Today’s Solutions: July 21, 2024

Families of individuals who have conditions that make it difficult or impossible for them to communicate verbally can attest to the fact that going through diagnosis and treatment can be astronomically expensive.

So, when the tools and apps that can facilitate communication for those with verbal difficulties come with a hefty price tag, it can be frustrating and feel unfair.

This was the case for the Calder family, who have a nonverbal 14-year-old daughter named Della with a rare genetic condition called Bainbridge-Ropers Syndrome. Her 16-year-old brother, Archer, was shocked at the prices for the apps while scrolling through the app store.

Like many families who have a child with a disability, the Calder family had already exhausted their funds on unaffordable medical care. According to Caitlin Calder, Archer, and Dell’s mother, she realized early on that her daughter “needs more than what the state is willing to offer, so [they] started paying for things on [their] own.”

After all his family had been through, the last thing Archer wanted was for more money to be spent on something that he believes should be accessible to all who need it, because as he says, “it’s not just the app,” that has to be paid for, “it’s also the tablet and all that comes with it.”

Archer wanted to help his family and others like them, so he decided to take matters into his own hands and develop a free app of his own in January 2020. The result is Freespeech, an assistive communicative application that allows people to communicate through pressing visual buttons.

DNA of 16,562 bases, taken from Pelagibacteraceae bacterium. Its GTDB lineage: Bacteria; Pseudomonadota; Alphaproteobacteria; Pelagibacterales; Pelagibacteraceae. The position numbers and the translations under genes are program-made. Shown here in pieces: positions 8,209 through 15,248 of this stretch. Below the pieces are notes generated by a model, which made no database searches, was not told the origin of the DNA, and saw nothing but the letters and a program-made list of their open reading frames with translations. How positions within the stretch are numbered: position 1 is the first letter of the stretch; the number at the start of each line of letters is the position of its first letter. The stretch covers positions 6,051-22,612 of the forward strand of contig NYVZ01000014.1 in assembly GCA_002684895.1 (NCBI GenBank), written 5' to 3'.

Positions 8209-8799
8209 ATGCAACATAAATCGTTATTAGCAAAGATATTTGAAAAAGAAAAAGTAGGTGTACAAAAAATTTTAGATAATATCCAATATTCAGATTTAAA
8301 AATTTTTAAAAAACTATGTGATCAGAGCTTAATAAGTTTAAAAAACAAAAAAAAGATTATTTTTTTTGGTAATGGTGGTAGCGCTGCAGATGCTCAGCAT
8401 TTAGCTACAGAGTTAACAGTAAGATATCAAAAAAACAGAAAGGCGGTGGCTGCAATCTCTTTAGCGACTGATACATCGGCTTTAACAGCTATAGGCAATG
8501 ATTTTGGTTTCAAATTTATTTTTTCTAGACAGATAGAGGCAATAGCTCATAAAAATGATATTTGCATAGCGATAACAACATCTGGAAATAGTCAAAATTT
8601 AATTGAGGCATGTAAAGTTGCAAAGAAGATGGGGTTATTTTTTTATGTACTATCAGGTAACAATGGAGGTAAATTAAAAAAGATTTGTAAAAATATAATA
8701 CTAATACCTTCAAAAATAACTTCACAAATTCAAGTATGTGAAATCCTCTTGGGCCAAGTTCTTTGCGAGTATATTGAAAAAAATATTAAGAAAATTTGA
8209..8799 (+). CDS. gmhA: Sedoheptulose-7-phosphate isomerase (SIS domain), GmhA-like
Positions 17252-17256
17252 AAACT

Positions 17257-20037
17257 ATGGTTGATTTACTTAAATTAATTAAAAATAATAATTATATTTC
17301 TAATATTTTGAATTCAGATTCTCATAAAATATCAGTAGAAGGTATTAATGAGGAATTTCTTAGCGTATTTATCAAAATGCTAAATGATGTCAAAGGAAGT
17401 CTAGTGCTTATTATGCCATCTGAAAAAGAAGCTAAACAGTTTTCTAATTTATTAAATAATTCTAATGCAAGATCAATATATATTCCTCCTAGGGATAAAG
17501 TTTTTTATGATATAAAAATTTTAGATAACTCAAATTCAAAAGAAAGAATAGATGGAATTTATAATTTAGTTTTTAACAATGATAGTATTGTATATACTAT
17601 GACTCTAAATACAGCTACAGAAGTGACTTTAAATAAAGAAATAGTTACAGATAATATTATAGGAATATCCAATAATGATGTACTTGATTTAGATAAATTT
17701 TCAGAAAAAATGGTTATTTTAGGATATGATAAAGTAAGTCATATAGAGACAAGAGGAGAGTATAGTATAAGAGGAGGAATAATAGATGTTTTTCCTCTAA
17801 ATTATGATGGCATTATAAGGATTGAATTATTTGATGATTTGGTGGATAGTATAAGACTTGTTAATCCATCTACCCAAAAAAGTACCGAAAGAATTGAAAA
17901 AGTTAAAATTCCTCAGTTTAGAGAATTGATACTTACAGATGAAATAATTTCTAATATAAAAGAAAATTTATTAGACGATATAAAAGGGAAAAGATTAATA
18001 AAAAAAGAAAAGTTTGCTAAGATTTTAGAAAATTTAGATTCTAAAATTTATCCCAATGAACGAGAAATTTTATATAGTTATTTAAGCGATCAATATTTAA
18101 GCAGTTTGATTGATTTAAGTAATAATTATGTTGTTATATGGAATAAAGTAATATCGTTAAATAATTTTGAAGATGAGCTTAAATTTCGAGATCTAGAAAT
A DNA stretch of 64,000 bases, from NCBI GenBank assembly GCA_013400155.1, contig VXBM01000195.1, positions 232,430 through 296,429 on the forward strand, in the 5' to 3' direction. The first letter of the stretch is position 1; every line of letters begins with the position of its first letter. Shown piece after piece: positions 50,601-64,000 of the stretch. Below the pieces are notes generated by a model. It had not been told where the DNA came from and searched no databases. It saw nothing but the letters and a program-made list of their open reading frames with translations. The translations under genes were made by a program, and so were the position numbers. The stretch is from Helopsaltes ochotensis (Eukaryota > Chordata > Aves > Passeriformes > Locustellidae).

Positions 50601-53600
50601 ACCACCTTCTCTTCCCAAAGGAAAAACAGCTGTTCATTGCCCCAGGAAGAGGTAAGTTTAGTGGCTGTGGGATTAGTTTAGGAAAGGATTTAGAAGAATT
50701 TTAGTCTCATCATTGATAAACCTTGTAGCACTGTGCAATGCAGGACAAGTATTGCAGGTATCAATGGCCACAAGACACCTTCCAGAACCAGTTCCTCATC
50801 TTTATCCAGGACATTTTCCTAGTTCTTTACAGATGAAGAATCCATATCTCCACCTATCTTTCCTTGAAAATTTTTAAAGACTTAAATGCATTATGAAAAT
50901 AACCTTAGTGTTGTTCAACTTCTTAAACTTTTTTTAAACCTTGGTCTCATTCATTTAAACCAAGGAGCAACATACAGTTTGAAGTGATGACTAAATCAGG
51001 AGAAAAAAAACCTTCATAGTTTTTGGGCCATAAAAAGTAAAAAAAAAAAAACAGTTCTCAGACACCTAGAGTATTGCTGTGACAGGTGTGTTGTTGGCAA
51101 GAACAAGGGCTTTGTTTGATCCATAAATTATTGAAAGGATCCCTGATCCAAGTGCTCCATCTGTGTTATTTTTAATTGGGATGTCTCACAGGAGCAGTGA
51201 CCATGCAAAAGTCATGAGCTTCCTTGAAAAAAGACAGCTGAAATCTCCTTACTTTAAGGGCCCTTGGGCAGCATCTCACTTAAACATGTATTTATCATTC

The ambitious teen coded the first version of Freespeech and posted it on TikTok, where it got a lot of exposure and attention. This eventually led more experienced developers to contribute their support through an open-source code-sharing platform called GitHub.

Through the app, Della, and others with similar speech difficulties, can press a button with a word and corresponding image to sound the word. She can also string different tiles and words together to create a sentence.

The Freespeech app is a wonderful supplement to the other ways Della communicates and provides a way for her to get specific about her meaning. Her family and friends encourage her to use the app, even if they can infer what she wants to say, and as time goes on, Archer says, “She’s becoming… a little bit more understanding of how it can help her… every day’s a little bit more progress.”

Archer hopes that he can continue to enhance and refine the app and will work to keep it free and accessible to all, because he can imagine that, just like him, other families like theirs “just want to see [their loved ones] do better and be happier.”


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